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hope of a final happiness, in spite of any guilty abatement or postponement of that happiness, than by the doctrine that makes godliness the condition of the gain or total loss of the happiness?
I have watched the progress of phrenology, and have read some phrenological books. I am sure that multitudes of them make virtue the means and happiness the end, as if virtue were not intrinsically good. Many of them manifestly use words of moral and religious import in a merely physical sense, as Epicurus doubtless did when he wrote a book about holiness. In fact, much of the phrenological philosophy is strictly Epicurean, making pleasure the highest good, and prudence the highest virtue. Of the phrenologists the great majority I think are Universalists ; — many because they have found in their science special and striking proofs of the goodness of God in the economy of Pain — of which hereafter. But many of them are Universalists on the happiness principle. These are no disparagement to those who are nobler minded; but the fact is proper to be named among the causes of the faith.
4. Important among these causes are various modern reforms, such as those of criminal codes, of prison discipline, and of the treatment of the insane, and efforts in behalf of the intemperate, of abandoned females, and of vagrant children. All these reforms have grown out of a kindlier feeling of humanity, and they have all encouraged a higher faith in the salvability of those who seemed beyond hope. Many who had been given up as lost have been recovered back to the paths of virtue. These reforms are an honor to our age, and no lover of his kind should discourage the last effort to save the fallen. They are our brothers and our sisters all. But the question still remains whether the cases of reformation form so large an induction as to warrant the inference of a general salvation in the holiness and blessedness of God's kingdom. This question I reserve for the next chapter, where I shall examine the doctrine of the “ good in all,” which is one form of the Universalist faith.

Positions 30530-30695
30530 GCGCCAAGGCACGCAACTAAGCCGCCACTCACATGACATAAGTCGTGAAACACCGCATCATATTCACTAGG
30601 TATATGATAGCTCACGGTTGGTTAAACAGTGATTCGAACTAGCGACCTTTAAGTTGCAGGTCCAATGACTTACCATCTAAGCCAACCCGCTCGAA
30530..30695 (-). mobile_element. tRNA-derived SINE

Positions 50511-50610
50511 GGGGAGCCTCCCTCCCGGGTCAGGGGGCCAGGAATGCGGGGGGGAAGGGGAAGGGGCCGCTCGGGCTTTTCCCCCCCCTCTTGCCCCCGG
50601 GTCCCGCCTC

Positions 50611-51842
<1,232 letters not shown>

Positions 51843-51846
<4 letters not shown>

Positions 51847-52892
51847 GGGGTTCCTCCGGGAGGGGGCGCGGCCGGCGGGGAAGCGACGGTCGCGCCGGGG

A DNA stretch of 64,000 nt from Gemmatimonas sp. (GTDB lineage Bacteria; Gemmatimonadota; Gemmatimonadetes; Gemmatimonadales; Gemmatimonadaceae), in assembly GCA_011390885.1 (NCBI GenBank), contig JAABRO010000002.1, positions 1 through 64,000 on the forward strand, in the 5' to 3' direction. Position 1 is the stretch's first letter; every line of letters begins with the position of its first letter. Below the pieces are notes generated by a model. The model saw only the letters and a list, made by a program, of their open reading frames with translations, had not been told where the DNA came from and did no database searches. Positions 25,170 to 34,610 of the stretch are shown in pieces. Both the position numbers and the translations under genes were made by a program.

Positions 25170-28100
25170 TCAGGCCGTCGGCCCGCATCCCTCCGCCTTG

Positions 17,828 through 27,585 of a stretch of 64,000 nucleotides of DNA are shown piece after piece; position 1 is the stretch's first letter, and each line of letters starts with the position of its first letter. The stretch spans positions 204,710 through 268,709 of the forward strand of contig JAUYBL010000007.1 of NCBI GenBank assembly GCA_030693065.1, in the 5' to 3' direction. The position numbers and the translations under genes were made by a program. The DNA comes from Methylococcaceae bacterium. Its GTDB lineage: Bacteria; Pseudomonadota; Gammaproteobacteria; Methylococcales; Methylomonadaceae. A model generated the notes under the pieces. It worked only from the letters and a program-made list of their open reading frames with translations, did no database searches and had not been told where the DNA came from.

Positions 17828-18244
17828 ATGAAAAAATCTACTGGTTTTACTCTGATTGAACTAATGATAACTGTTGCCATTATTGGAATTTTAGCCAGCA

5. Philanthropic effort in behalf of the slave is another occasion of this faith. 6 God hath made of one blood all nations of men.” There is a human brotherhood, and a divine Fatherhood ; and he is false to humanity and piety who does not recognize and live out this truth. But whether the fact warrants the faith in question is to be considered.
6. Modern Spiritualism has doubtless promoted the belief of the final salvation of all. I would not by any means confound the two doctrines; for the majority of Universalists may think no more of the supposed revelations of Spiritualism than I do. And I shall have no occasion to discuss their merits. I simply name the fact that nearly all Spiritualists are Universalists, and may refer to the opinions of some Spiritualists when I come to the scripture doctrine of immortality.
7. I think that Universalists have thought less than others of the infinitude of blessing implied in eternal life, and have thus been more ready to regard eternal life as the destiny of all. I think this is the fact because I have frequently heard Universalists speak of it as unjust if the sufferings of this life are not to be compensated with endless joy; or, as if the eternal life of some instead of all would be an unequal partiality in God. The reasons for the fact are various.
(1.) Universalists have not been compelled to ponder and weigh an infinite boon in order to justify a supposed exposure to an infinite woe. This is an orthodox habit of mind, which is exceedingly interesting, and which is one of the more common methods of vindicating the divine justice. God is so good as to offer immortal glory to man, once and again. If man declines — refuses. rejects - scorns the offer, does he not deserve the pains of hell? How shall we escape endless pangs, if we neglect so great salvation ? Such is the argument; and it is so piausible that I have heard of one Universalist preacher who in a pardonable vexation with the people for not welcoming his faith said that if there was not a hell there ought to be one. The orthodox reasoning on this subject is indeed a monstrous perversion, which, pressed to its consequences, involves the notiun that, from the beginning and for
ever, infinite evil has as good a right of possession and may claim as fair a chance in the universe as infinite good.
But, notwithstanding this fearful corollary, the orthodox man, compelled to offset an infinite good against an infinite evil, has got some benefit of the process. With this doctrine of election, or selection, he bas thought intensively, has intently considered the powers of the world to come,” has reckoned the “unsearchable riches” until he has felt that they were past computation, and has contemplated the “far more exceeding and eternal weight of glory” until not only the heaviest temporal calamities have seemed a light affliction,” but even the hazards of deathless pain, however imminent, have seemed of little account.